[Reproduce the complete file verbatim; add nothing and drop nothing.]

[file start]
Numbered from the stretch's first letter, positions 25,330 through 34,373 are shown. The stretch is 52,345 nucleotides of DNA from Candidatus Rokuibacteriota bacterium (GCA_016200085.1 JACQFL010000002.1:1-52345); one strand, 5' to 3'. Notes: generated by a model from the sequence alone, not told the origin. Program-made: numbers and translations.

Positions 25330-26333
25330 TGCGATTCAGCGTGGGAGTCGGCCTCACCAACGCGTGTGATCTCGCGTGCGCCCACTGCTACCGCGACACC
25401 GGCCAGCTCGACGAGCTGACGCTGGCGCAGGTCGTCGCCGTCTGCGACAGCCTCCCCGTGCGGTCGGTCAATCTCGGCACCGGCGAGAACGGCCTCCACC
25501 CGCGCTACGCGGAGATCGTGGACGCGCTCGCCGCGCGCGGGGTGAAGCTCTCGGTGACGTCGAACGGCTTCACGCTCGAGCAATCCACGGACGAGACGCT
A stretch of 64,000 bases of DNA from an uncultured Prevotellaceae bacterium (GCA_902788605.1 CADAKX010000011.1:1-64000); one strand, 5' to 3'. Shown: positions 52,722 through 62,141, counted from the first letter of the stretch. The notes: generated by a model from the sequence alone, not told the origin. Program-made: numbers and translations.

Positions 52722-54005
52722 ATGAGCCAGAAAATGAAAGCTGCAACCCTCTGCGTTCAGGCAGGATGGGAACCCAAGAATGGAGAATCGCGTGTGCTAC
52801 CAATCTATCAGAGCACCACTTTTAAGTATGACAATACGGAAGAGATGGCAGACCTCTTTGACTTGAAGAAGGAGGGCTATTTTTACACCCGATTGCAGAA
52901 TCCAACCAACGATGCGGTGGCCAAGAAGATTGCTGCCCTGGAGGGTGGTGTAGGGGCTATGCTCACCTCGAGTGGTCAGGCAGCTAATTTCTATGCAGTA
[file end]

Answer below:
Numbered from the stretch's first letter, positions 25,330 through 34,373 are shown. The stretch is 52,345 nucleotides of DNA from Candidatus Rokuibacteriota bacterium (GCA_016200085.1 JACQFL010000002.1:1-52345); one strand, 5' to 3'. Notes: generated by a model from the sequence alone, not told the origin. Program-made: numbers and translations.

Positions 25330-26333
25330 TGCGATTCAGCGTGGGAGTCGGCCTCACCAACGCGTGTGATCTCGCGTGCGCCCACTGCTACCGCGACACC
25401 GGCCAGCTCGACGAGCTGACGCTGGCGCAGGTCGTCGCCGTCTGCGACAGCCTCCCCGTGCGGTCGGTCAATCTCGGCACCGGCGAGAACGGCCTCCACC
25501 CGCGCTACGCGGAGATCGTGGACGCGCTCGCCGCGCGCGGGGTGAAGCTCTCGGTGACGTCGAACGGCTTCACGCTCGAGCAATCCACGGACGAGACGCT
A stretch of 64,000 bases of DNA from an uncultured Prevotellaceae bacterium (GCA_902788605.1 CADAKX010000011.1:1-64000); one strand, 5' to 3'. Shown: positions 52,722 through 62,141, counted from the first letter of the stretch. The notes: generated by a model from the sequence alone, not told the origin. Program-made: numbers and translations.

Positions 52722-54005
52722 ATGAGCCAGAAAATGAAAGCTGCAACCCTCTGCGTTCAGGCAGGATGGGAACCCAAGAATGGAGAATCGCGTGTGCTAC
52801 CAATCTATCAGAGCACCACTTTTAAGTATGACAATACGGAAGAGATGGCAGACCTCTTTGACTTGAAGAAGGAGGGCTATTTTTACACCCGATTGCAGAA
52901 TCCAACCAACGATGCGGTGGCCAAGAAGATTGCTGCCCTGGAGGGTGGTGTAGGGGCTATGCTCACCTCGAGTGGTCAGGCAGCTAATTTCTATGCAGTA